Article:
So, whereas I'm sure that I have a character somewhere that I haven't min-maxed, the act of building one would probably be hard for me, now. That doesn't mean I'm an always-optimal kind of guy. I put together lots of sub-optimal builds. I prefer them, in fact. I know how far from that top they are, but most other gamers I've talked to still look at me like a crazy power gamer, should I ever describe one of them.

Case in point, I'm going to be starting a gestalt game at ECL 11 soon. The DM is the younger brother of the guy I usually play under, but his table will be new to me. I don't know how much he and his brother talk, but the guy who set up this game told the DM to make the campaign as difficult as he pleases. When I started helping another player build their character, I asked him what he wanted to play.

He said, "I've always liked the idea of playing a sorcerer or a wizard, but I'll probably end up being a rogue/fighter." I asked him why that was, and he told me, "Well, wizards are an okay concept, but this is going to be a tough campaign, and compared to fighters, wizards just suck in combat. A fighter can attack three or four times in a round, but a wizard can only cast one spell."

I just about had an apoplexy. This is definitely why I like to play sub-optimal characters.
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Offline Tempest

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Re: How often do you min-max?
« Reply #51: March 20, 2012, 01:54:02 AM »
He said, "I've always liked the idea of playing a sorcerer or a wizard, but I'll probably end up being a rogue/fighter." I asked him why that was, and he told me, "Well, wizards are an okay concept, but this is going to be a tough campaign, and compared to fighters, wizards just suck in combat. A fighter can attack three or four times in a round, but a wizard can only cast one spell."

I miss this sweet newbie innocence =(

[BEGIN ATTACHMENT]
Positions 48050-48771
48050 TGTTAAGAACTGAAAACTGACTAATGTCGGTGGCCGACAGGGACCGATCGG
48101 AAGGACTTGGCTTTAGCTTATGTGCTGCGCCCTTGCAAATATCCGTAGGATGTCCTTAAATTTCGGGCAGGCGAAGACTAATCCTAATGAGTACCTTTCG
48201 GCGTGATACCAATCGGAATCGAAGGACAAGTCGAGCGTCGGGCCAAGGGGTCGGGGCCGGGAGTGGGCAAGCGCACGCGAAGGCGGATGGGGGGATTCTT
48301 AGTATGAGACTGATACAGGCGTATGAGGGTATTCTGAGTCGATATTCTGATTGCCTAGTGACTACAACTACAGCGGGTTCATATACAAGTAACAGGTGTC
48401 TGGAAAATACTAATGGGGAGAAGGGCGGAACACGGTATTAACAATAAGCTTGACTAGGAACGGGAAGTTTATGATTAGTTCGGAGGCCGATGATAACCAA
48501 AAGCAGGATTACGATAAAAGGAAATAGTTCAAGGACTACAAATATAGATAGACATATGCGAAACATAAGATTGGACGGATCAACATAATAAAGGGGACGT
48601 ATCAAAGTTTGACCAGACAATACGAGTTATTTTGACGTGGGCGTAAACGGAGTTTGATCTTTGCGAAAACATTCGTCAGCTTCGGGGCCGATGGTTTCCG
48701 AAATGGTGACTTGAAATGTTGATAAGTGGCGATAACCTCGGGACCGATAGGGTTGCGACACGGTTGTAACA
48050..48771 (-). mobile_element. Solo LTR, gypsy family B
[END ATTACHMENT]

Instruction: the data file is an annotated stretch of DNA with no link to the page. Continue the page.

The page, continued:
On another note, comparing MtG (a competitive game) to DnD (which should be a cooperative game) actually irks me quite a bit, I'll get back to that in a bit.

I'll be frank, I actually dislike min-maxers *gasp!* in all but hack-and-slash campaigns with little to no roleplaying/plot, I've always been an ardent follower of the belief that the Roleplaying part of RPG comes before the Game part (Hey, it even got two letters opposed to the one G). Therefore, the most optimizing I, and indeed most of my group, usually do is a simple leveling plan in order to enter Prestige Classes fitting to the idea I have of my character, this is of course subject to change during play and will often change quite a bit compared to the initial plan.

What I believe is that DnD is supposed to be a cooperative roleplaying game, and that min-maxing in itself ruins the roleplaying and cooperative parts of it by promoting a very basic human nature, namely the Alpha role.
By having just one person create a very strong character, he or she will inadvertently create a competitive atmosphere and cause the other players to either; A: Become jealous of the character's success and strenght, B: Feel incompetent and unimportant or C: Have their current character killed off in order to make a stronger one.
This can't end in any better situation than the ones described above and will ind the end lead to the death of story-telling and character focused roleplaying, instead prompting players to create the stats first and the character itself later.
Before a witch-hunt is started on me let me just say this: I've personally seen this happen much too often and I've lost no less than half a dusin players to this. All of what I've said is based on personal experience, it hasn't happened to you? Then great, you've managed to find a group of human paragons capable of conquering their competitive nature.

tl;dr: I rarely do.

Offline X-Codes

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Re: How often do you min-max?
« Reply #52: March 20, 2012, 09:09:41 AM »